during the campaign there is an increase in the affiliation, but no correlation is far above 0.6. However,
the number of followers is essential. Reactions, comments and, above all, shared have a very high
coefficient with the number of followers with a significance of 0.01. The correlation that exists
between Facebook interactions have very high coefficients with significance values of 0.01. Lastly,
we observe that the number of publications do not present high correlation coefficients with
interactions on Facebook, something that professionals already consider.
Table 11. Difference between posts of greater and lesser I-Rate of DNGOs
                   Posts          Posts
                   with           with                        Probability that                    Probability post Difference
DNGO               greater        lesser           Difference the post is                         is not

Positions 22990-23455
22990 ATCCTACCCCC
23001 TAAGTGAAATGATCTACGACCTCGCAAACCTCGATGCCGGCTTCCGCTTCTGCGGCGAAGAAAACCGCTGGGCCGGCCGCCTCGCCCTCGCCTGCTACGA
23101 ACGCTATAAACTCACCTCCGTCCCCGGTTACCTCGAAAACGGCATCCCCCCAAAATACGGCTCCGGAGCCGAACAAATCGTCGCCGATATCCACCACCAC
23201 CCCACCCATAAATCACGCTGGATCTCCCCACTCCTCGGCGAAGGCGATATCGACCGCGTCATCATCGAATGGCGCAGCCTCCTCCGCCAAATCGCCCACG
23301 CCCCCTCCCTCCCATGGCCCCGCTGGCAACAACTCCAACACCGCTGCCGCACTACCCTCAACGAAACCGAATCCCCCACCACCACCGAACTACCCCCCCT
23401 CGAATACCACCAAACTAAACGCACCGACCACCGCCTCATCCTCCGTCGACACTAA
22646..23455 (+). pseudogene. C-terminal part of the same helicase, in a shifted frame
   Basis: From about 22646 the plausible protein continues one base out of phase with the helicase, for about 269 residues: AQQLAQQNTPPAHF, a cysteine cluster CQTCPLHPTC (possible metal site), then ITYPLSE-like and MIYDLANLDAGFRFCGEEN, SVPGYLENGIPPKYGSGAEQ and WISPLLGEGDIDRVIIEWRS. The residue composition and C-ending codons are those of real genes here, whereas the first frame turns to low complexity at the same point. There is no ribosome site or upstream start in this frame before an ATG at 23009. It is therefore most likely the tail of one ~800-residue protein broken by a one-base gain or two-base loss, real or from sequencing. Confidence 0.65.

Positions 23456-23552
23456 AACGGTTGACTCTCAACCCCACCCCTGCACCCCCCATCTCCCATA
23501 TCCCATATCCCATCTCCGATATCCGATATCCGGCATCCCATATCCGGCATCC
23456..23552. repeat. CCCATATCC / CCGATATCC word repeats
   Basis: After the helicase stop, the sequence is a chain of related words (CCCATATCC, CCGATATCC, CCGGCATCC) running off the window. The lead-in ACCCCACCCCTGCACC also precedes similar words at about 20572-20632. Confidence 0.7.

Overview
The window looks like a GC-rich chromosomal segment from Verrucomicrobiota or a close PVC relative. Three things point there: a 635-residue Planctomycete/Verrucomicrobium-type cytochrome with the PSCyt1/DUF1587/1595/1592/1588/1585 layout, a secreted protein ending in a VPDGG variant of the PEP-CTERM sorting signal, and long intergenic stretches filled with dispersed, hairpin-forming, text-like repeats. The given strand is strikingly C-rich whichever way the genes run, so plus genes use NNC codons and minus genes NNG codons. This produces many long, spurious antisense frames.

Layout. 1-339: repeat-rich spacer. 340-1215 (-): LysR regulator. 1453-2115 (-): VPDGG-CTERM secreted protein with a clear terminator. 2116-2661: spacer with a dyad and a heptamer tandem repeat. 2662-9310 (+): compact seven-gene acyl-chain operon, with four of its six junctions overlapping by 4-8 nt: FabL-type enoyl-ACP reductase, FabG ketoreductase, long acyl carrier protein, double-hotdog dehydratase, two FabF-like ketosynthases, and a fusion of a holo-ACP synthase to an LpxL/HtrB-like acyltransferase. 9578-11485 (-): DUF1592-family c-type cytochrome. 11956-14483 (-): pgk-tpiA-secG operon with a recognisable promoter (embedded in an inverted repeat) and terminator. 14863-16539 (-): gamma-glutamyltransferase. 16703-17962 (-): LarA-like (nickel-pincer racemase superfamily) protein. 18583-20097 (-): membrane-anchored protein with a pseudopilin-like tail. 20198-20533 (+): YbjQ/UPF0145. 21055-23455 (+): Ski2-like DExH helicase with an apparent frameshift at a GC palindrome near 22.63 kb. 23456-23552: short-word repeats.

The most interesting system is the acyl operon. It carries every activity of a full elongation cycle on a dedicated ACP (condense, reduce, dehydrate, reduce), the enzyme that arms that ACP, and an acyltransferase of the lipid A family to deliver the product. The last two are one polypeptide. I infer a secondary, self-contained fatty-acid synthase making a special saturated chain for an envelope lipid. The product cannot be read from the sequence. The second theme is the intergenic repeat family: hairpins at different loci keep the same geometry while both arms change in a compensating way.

efficacious                         efficacious
                   I-Rate         I-Rate
Save the
                   24%            0%               24%                 29.3%                      0.0%                       29.3%
Caritas            18%            0%               18%                 26.5%                      0.0%                       26.5%

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                 22%         4%         18%          19.3%               3.5%              15.8%
Cruz Roja
                 6%          0%         6%           5.7%                0.0%              5.7%
                 6%          2%         4%           5.2%                15.6%             -10.4%
Manos Unidas     2%          0%         2%           2.0%                1.7%              0.3%
Ayuda en
                 0%          0%         0%           0.0%                0.0%              0.0%
Médicos sin
                 16%         28%        -12%         8.9%                0.0%              8.9%
ANESVAD          0%          28%        -28%         0.0%                13.2%             -13.2%
                 6%          38%        -32%         2.6%                16.5%             -13.9%
                                        Authors’ own creation